Moving forward, and a video

During our last week in Dadaab, HaEun made a video for our students as a gift. It captures and highlights the fun memories we all had together.  The students loved it, and we hope you’ll enjoy it too!

The friendships we made in Dadaab have left a lasting impression on us. We have both decided to focus our research on refugee education and we hope to share the stories of not only our students, but our friends. This December, we are planning to return to Dadaab to support our students as they begin their new degree/certificate programs at York University, University of British Columbia, Kenyatta University, and Moi University. We hope that through higher education, our students and others in similar situations will be able to gain opportunities to move forward beyond the limbo of camps. 

Class of 2016

 

Sixty-four Dadaab students graduate from York University

We’re delighted to announce the graduation of our second cohort of 64 students in Dadaab from York University’s Certificate in Educational Studies under the BHER project.  York has posted the story to Y-file; visit the link to read more.
Though these students never set foot in Canada, their names appeared in the university’s convocation ceremony alongside their Canadian classmates, as did the program’s 59 Dadaab students in 2015. Many of our York graduates hope to continue their studies under BHER next year, transferring their York credits forward into the Diploma in Teacher Education – Primary offered by Kenyatta University.

Lingering thoughts

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Students working in the shade of a tree at the BHER Learning Centre on a hot afternoon

Growing up my parents would constantly share how important it is for my siblings and I to gain an education. They would share the challenges they had to overcome growing up in Somalia, in order to achieve a higher education. My father would share how he and his friends would study under trees during the day—under the shade from the sun and better than their homes that were not equipped with study spaces. In the evenings they would study in public parks where there would be streetlights. As a kid, I never took their stories seriously and even found them to be farfetched. As I watched students studying in Dadaab under trees, it reminded me of my parents’ narratives. I felt a sense of overwhelming guilt and shame and around the 4th week of our time in Dadaab, I sent my parents a long email, sharing with them my gratitude for the opportunities they have provided me with. Their fight for higher education has paved the path of my road to higher education. Upon my return, I shared with my parents the obstacles that I saw in Dadaab and how I met students who reminded me of their experience growing up and who were working under harsh circumstances for an education. My dad shared with me that Somalis have always viewed education as a means to improve their situation and to move forward. Working with BHER and assisting our students to the best of our abilities, has reminded me of how powerful education can be and I believe this project will pave an alternative path towards achieving a higher education within an emergency zone.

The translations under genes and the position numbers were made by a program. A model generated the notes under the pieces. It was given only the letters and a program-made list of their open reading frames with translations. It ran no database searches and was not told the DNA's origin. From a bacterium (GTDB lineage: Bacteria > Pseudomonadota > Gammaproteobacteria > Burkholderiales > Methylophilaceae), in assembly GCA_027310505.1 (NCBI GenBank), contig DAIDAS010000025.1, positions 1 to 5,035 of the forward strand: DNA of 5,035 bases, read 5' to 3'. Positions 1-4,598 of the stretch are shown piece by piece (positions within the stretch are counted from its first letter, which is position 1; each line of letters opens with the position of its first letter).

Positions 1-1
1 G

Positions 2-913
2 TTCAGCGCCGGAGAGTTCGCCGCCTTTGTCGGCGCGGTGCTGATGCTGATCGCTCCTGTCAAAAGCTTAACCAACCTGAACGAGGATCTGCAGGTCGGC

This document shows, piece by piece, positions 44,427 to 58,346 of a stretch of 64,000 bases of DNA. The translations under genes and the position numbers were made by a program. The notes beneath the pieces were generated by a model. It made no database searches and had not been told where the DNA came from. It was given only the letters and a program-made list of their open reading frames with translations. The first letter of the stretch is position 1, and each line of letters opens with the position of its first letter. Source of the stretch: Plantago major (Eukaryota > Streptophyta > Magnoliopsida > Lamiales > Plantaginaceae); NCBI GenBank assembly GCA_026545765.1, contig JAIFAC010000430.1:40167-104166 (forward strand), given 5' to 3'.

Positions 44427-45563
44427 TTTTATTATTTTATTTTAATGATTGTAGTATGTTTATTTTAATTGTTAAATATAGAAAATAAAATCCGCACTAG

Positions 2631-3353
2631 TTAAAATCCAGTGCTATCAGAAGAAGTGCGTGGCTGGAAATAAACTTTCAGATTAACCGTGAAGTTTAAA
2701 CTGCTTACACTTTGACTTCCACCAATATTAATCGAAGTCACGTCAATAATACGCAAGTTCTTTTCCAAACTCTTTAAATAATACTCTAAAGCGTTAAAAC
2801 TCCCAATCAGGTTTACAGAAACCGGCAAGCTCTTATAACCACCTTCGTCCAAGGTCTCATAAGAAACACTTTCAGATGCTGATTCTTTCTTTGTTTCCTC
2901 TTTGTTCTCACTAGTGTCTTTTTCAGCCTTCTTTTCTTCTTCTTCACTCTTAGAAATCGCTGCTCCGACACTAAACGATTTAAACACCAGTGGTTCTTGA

Kheyro dreamed now of university, diplomas, of Nairobi, Canada and even London. But the road to further education ran through Dadaab, not Somalia. ‘There’s nothing for me there’, Kheyro said. After years of lobbying and planning, Kenyatta University in Nairobi, tried of the restrictions on refugee students who wanted to take its courses, had decided to come to them. In 2013 it opened a campus in Dadaab. A project with York University in Canada called Borderless Higher Education had also just started issuing online diplomas in the camp. When the new semester started next year, Kheyro was determined to enrol.

– Excerpt from Ben Rawlence’s City of Thorns

Breaking language barriers